30 January 2013 Stuff We Like
Mayo Thompson - Corky's Debt to His Father
Despite all it conjures, rock music is often so formal, isn’t it? Structures, melodies, rhythms...they’re ultimately very much shared practice. Nowadays, it isn’t hard to find bands and musicians breaking away from the geometry of it all; but back in its infancy, experimentation in rock music usually signaled new tones, sounds, or styles recontextualizing a standard format. Mayo Thompson was striving for something more. His band, The Red Krayola, disbanded after only two albums and seemingly no fanfare—at least that he was aware of. Though their second LP, God Bless the Red Krayola and All Who Sail With It, was an intriguing curiosity of pop vignettes, it’s Thompson’s solo album that came two years later, Corky’s Debt to His Father, that fully fleshes out his ideas into “real songs.” He was on a similar plane as Captain Beefheart, which is to say pretty out there. Guitar lines interweave without the feeling of locking together, timing seems to shift over measures, and his lyrics confound with private metaphors. This is psych-folk for the adventurous spirit—the type of music that feels so easy to revere now, but was too bizarre to be fully appreciated in its time. An album this good shouldn’t have to wait its turn.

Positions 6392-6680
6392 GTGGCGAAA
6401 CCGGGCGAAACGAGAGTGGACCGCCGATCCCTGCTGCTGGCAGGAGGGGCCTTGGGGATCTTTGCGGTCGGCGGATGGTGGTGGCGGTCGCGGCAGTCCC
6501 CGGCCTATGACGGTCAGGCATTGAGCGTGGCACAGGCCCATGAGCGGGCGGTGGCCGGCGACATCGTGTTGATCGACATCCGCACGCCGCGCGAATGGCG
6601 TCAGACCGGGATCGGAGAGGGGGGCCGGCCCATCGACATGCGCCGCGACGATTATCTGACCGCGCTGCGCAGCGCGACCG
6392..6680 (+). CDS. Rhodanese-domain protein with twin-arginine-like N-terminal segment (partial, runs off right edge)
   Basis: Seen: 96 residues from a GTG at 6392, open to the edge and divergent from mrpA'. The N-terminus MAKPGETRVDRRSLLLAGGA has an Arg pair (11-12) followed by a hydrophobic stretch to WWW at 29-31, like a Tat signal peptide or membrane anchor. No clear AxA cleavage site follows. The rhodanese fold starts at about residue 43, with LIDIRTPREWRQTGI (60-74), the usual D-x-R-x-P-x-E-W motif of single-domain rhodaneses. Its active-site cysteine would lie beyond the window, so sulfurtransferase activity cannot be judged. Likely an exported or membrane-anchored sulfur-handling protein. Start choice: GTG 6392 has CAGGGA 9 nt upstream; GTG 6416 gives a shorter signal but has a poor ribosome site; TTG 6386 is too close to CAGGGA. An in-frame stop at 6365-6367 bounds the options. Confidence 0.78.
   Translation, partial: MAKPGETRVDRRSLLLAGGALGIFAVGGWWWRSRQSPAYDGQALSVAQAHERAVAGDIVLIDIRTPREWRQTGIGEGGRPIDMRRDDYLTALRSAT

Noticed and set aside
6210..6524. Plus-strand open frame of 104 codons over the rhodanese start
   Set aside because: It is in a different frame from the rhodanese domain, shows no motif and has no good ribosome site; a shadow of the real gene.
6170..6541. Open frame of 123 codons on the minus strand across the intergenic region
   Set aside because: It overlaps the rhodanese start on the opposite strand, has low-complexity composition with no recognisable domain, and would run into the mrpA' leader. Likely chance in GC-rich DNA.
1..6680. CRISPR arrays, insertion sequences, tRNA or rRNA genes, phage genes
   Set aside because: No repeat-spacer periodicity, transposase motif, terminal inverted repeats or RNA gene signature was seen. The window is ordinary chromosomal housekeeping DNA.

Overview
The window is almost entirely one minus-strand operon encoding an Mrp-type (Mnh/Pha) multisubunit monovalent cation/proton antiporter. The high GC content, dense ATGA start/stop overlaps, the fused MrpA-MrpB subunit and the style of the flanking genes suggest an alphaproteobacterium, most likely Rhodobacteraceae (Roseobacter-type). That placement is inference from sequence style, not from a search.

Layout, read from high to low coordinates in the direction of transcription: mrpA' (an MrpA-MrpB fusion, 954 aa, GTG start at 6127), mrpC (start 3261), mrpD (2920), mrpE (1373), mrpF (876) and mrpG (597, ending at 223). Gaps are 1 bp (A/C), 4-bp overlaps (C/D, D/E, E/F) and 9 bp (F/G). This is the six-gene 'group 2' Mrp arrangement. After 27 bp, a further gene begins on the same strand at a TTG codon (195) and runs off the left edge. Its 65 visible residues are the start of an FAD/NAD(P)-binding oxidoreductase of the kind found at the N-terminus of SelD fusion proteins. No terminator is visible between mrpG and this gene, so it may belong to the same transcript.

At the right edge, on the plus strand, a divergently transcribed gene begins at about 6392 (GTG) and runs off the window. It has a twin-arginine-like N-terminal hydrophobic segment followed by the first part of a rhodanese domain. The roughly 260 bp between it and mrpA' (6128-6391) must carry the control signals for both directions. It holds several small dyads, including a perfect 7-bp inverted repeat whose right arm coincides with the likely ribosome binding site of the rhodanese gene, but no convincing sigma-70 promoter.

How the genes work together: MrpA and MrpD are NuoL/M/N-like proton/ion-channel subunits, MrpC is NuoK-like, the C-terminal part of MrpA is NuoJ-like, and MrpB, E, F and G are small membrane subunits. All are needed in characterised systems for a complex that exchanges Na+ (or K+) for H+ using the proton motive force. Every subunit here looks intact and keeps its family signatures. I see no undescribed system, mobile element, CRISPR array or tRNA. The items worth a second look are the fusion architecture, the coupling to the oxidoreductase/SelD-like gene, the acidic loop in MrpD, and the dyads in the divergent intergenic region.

– Scott Aaronson